The Last Airbender, RevisedAs a final conclusion to this review, to show how inept this film really is, here is my idea for how the first five minutes of the film should have gone. No voiceover, no intro, no exposition; the movie has a title card and starts right up. It's night-time, under the light of the full moon (plot point!). We see a cart being pulled into a building. We see a masked figure under the cart, but he ducks out of sight when one of the guards looks there. The guards wave the cart through. We get shots showing the layout of the building, built like a fortress. The masked figure stealthily steals his way in, avoiding guards and so forth. Cut to a trio of guards in front of a large, steel door. They hear a sound, so two of them warily approach to investigate. They get taken down out of sight of the camera. The third guard attempts to sound the alarm, but the masked figure appears from around the corner and takes him out before he can. Cut to a figure in the center of a room, chained at the arms and legs. The person has long, black hair and their hair is down over their face. The door bursts open to reveal the masked figure. The prisoner looks up revealing... Katara! She asks who he is, and the masked figure removes his mask to reveal... Sokka! He quickly frees her. They have a quick conversation, with Sokka explaining why he was masked (just in case someone saw him, they wouldn't know which prisoner he was going for). She then asks if he brought "it." He jokingly hems and haws for a second, but them pulls out... a water pouch. They give each other a knowing smile, and we get a shot of Katara strapping it on like a Samurai donning his sword. As they try to make a stealthy escape, an alarm sounds and the gates close. Oops. They run into an open area, and a number of guards approach, several of them apparently weaponless. We see some firebending here, which Katara and Sokka dodge. Sokka takes out one guard, but Katara, pulling water from her bottle and lays the smack down on the firebenders. She then uses her water to form a ladder that the pair climb to get on the battlements. From there, it's a running battle for them to escape and get to the sea. They get to a boat Sokka had waiting for them, and Katara waterbends the ocean to power their escape, as a group of firebenders look on impotently. So, what does this do? Like any good film storytelling, many things at once. 1: It's an action sequence. It allows the movie to start with something exciting and dynamic, not infodumping and two kids walking across the ice. 2: It introduces bending without a single word of exposition. 3: It gives our characters a moment to get acquainted with the audience. Through the fight, we get to see how each one acts, and they even get a few seconds of talking time before the big escape. We can even see how they interact with each other. 4: It allows Katara to be badass. She's not a neophyte waterbender in this version; she's got some waterbending skill from the start. Plus, when we deliver exposition later about the full moon's effect on waterbending, it gives the audience something to notice on a second viewing, and it explains why she might not be so powerful in later scenes. Indeed, the full moon thing could even be mentioned in a bit of banter between the siblings during the fight. 5: It raises questions in the audience's minds. Why was Katara imprisoned? Who was she that warranted that treatment? The rest of the film could develop that. For example, Katara might have come across some information on the whereabouts of the Avatar. Indeed, maybe she and Zuko are already well acquainted (no, not that way, Zutarans) as they're both after the same target, and he was responsible for getting her captured. In short: it starts the plot off. 6: It gives fans of the show a "what the hell?" moment, since the scene is clearly staged to look like it's from The Blue Spirit. This lets fans know up front that this will not be a literal adaptation. If they don't like that, they know where the door is.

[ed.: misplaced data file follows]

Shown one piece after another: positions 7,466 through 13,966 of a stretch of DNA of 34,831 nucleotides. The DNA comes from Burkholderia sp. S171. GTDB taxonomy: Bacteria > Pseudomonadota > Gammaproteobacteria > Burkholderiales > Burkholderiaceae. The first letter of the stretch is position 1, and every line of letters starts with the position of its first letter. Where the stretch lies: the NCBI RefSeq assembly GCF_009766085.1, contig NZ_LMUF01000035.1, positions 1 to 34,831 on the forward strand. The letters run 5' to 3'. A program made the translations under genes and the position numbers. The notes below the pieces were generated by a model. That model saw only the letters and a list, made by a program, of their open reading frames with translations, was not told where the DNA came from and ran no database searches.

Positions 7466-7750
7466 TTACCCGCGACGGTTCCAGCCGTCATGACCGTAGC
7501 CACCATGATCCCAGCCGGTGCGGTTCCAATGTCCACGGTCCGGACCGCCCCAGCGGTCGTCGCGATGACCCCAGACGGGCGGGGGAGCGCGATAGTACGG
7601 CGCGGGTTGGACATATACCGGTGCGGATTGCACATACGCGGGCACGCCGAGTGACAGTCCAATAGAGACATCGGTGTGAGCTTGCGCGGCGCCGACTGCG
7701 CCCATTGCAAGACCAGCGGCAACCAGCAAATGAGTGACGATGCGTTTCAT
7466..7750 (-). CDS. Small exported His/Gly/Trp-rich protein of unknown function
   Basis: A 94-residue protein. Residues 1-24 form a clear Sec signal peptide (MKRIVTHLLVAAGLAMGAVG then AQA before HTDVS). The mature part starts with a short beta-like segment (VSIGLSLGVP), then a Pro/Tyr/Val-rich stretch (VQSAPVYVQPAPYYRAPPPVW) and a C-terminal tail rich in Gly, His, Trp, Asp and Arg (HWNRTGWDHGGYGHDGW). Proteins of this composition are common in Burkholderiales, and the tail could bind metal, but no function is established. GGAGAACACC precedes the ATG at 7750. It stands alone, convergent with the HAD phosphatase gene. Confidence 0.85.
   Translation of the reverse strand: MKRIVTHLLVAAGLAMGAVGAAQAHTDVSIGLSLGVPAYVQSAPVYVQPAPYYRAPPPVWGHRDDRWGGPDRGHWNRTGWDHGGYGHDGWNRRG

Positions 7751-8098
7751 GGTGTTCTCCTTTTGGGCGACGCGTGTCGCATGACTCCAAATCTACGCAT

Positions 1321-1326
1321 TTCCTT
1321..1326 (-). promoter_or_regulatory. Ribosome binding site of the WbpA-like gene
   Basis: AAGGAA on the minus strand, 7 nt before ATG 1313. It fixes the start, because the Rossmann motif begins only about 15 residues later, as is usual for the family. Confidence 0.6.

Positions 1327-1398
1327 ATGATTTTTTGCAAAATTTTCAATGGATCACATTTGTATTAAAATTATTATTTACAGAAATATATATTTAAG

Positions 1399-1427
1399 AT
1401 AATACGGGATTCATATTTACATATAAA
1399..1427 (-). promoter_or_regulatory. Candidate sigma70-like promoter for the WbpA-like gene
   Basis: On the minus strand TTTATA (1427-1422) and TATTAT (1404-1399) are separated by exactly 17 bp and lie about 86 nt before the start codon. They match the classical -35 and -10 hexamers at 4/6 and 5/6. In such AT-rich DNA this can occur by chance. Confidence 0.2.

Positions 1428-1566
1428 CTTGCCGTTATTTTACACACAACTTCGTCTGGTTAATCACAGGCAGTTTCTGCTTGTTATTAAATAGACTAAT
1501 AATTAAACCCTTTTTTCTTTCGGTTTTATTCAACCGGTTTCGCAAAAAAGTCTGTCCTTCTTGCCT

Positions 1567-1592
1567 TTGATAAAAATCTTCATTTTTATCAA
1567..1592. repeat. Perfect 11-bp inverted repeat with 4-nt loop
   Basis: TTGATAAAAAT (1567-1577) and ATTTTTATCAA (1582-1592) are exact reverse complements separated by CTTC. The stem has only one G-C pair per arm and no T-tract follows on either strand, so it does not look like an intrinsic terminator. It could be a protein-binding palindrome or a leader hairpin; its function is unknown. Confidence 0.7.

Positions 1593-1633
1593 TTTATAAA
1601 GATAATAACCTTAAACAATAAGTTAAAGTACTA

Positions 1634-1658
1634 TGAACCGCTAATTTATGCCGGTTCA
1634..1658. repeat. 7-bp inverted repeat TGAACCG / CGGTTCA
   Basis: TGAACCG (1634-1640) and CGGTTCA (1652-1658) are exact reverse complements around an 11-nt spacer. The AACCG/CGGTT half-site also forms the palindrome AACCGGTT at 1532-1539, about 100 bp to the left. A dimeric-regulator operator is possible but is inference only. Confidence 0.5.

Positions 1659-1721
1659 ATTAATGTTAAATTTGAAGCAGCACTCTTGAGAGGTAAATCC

Neat idea. I like having Katara know some waterbending at the start— the show could build it up and take its time, but a movie only has so much space. Katara could then take the initiative to teach Aang some waterbending before they get to the Northern Water Tribe, helping explain his quick mastery of waterbending for the next film. The idea to throw a sucker-punch opening for the fans is good, too. It's easier to accept the necessary changes inherent in an adaptation if we know right at the beginning things will be different, as opposed to watching and thinking, "Why did they change that? Why did they move that earlier? Why did they cut that?" Also, if you're a fan of the show, it's something new to see— you're basically on level ground with the non-fans, since you don't know what's going to happen next. Of course, some fans would be upset no matter what, but I think most would be willing to accept a movie that follows the spirit of the show, and not just the plot.
Wow, I did NOT see that final verdict coming. I agree with it. It's been my feelings on the film since I first saw it. It's a crappily made movie but not the absolutely, horrendously, unwatchably horrible movie that most critics make it out to be.